We place complete trust in our courts to enforce justice, but can they claim to be ‘just’ when they leave some Australian citizens out in the cold?
We possess basic rights within our society. For example, everyone has the right to a free education, up until our thirteenth year we pay virtually nothing to attend a public school. When it comes to universities the government provides us with options like student loans to ensure that everyone who wants it, gets a chance at a tertiary education.
We also have rights when it comes to health; with Medicare helping us cover the huge costs of treatments, medicines and emergency services when the unimaginable happens.
Our everyday Australian, earning an average wage, has help when it comes to health and education, but what do we do when our legal rights are threatened?
Just ask our Shadow Attorney-General George Brandis who says that, ‘unless you are a millionaire or a pauper, the cost of going to court and protecting your legal rights is beyond you.’
What he means by this is, your average Australian can’t afford private lawyers, and doesn’t qualify for legal aid.
So what does this leave us with?
A gap; a huge group of people who can’t afford to protect their rights, and it’s no wonder when law firms are charging up to $600 an hour.
So we are left with limited options when a legal battle is eminent: pro-bono, legal commissions or self representation. These options are hard to acquire and often don’t achieve the best result.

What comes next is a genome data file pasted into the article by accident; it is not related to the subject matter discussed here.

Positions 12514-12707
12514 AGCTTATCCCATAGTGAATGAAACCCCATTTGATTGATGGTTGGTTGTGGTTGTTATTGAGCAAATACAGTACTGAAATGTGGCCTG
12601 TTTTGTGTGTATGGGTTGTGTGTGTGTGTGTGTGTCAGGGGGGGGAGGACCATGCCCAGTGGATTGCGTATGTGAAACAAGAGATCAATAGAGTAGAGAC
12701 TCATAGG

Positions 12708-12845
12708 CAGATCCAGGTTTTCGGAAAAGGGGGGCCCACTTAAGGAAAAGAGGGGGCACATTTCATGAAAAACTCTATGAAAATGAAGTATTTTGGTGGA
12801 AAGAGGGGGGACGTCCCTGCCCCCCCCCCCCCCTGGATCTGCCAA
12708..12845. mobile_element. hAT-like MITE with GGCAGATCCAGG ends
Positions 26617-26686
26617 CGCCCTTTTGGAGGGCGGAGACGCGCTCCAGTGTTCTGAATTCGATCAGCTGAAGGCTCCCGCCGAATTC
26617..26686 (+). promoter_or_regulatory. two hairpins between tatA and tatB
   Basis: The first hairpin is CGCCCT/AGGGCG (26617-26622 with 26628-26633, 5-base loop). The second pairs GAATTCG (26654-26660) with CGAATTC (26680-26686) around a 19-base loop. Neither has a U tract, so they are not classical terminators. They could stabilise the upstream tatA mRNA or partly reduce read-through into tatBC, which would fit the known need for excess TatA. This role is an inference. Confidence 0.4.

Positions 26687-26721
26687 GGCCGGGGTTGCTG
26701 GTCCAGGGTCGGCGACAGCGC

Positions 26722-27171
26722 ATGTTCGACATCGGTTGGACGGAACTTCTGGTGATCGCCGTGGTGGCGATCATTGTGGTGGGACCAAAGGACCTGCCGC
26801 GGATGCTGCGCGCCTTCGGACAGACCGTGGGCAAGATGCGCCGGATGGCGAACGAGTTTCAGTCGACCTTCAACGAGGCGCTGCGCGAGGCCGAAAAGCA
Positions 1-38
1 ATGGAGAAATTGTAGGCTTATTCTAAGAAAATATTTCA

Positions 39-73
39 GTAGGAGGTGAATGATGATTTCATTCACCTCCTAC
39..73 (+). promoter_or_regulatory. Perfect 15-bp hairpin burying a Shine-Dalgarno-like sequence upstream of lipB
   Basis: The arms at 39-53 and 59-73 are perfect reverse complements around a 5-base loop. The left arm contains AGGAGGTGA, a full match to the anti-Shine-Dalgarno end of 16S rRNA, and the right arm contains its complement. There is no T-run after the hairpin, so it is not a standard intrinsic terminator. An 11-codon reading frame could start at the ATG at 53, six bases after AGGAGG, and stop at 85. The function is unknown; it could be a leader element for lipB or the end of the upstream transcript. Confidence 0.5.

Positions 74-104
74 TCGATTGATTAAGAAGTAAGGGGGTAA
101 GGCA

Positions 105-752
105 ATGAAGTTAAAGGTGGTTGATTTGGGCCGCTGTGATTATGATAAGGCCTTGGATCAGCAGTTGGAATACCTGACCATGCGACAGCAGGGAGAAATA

This problem can only be solved, I believe, by the expansion of the Legal Aid sector. Community legal education can only go so far, because often people need real legal help, with serious legal problems.
The second group of forgotten plaintiffs that have caught my attention are migrants, and especially migrant women.
27% of Australia’s population was born overseas, ruled by foreign governments with foreign legal systems. Culturally and language diverse people (CALD) especially, have a hard time adapting to our systems because they often hail from countries rife with corruption, where they’ve learnt to be suspicious towards official bodies.
They carry this mistrust to Australia, where they continue to avoid approaching legal institutions. In cases of domestic violence, migrant women are left with no one, either not knowing how to find help, or too scared to try. Often, immigrants do not even recognise when a crime has been committed against them, such as in cases of assault and abuse. When they do seek help it’s often with other non-government institutions such as Rape Crisis Centres or community groups.
To provide much-needed services to this second group of vulnerable Australians, legal institutions need to form working relationships with non-government institutions so that potential clients can be referred to legal help if need be. Training for lawyers is essential, so that when CALD people approach them for legal help, they have a basic understanding of their culture and the barriers that might exist between them because of it. This is important, as families can have strong beliefs about allowing officials to get involved in family matters in cases of divorce.
Quotas are another useful strategy; this can ensure that CALD people and women are working in firms and can help, and relate to vulnerable clients. Lastly, education; by educating immigrants about their legal rights, and the paths they can take to defend them, you encourage them to come to you, rather than the other way around.
The ‘legal affordability gap’ and the problems surrounding CALD peoples, are two flaws within the legal system that have to be recognised and addressed.
Unfortunately I, a second year law student, cannot provide all of the answers and solutions – I’ll give it a good try though.
All it takes is Australian people standing up for their rights and asking their government to make a change.